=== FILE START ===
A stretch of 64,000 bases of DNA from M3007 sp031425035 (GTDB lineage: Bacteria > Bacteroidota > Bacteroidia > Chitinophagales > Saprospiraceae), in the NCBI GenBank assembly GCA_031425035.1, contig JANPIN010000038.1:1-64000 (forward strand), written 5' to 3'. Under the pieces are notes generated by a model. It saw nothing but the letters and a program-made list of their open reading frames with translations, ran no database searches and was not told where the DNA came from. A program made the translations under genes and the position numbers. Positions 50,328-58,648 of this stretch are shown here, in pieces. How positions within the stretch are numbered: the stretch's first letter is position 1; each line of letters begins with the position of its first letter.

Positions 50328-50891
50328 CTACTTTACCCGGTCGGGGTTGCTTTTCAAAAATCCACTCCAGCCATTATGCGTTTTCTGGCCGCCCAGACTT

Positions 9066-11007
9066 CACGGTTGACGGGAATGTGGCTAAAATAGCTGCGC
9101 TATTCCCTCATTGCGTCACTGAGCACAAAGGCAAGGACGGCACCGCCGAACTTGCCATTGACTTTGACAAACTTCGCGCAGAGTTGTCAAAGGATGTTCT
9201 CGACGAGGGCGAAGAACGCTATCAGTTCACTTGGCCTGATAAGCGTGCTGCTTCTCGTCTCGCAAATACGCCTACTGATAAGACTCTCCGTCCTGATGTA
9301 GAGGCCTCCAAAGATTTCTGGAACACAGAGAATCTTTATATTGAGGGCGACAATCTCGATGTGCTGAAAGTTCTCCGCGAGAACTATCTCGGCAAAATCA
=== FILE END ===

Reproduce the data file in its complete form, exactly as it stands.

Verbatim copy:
A stretch of 64,000 bases of DNA from M3007 sp031425035 (GTDB lineage: Bacteria > Bacteroidota > Bacteroidia > Chitinophagales > Saprospiraceae), in the NCBI GenBank assembly GCA_031425035.1, contig JANPIN010000038.1:1-64000 (forward strand), written 5' to 3'. Under the pieces are notes generated by a model. It saw nothing but the letters and a program-made list of their open reading frames with translations, ran no database searches and was not told where the DNA came from. A program made the translations under genes and the position numbers. Positions 50,328-58,648 of this stretch are shown here, in pieces. How positions within the stretch are numbered: the stretch's first letter is position 1; each line of letters begins with the position of its first letter.

Positions 50328-50891
50328 CTACTTTACCCGGTCGGGGTTGCTTTTCAAAAATCCACTCCAGCCATTATGCGTTTTCTGGCCGCCCAGACTT

Positions 9066-11007
9066 CACGGTTGACGGGAATGTGGCTAAAATAGCTGCGC
9101 TATTCCCTCATTGCGTCACTGAGCACAAAGGCAAGGACGGCACCGCCGAACTTGCCATTGACTTTGACAAACTTCGCGCAGAGTTGTCAAAGGATGTTCT
9201 CGACGAGGGCGAAGAACGCTATCAGTTCACTTGGCCTGATAAGCGTGCTGCTTCTCGTCTCGCAAATACGCCTACTGATAAGACTCTCCGTCCTGATGTA
9301 GAGGCCTCCAAAGATTTCTGGAACACAGAGAATCTTTATATTGAGGGCGACAATCTCGATGTGCTGAAAGTTCTCCGCGAGAACTATCTCGGCAAAATCA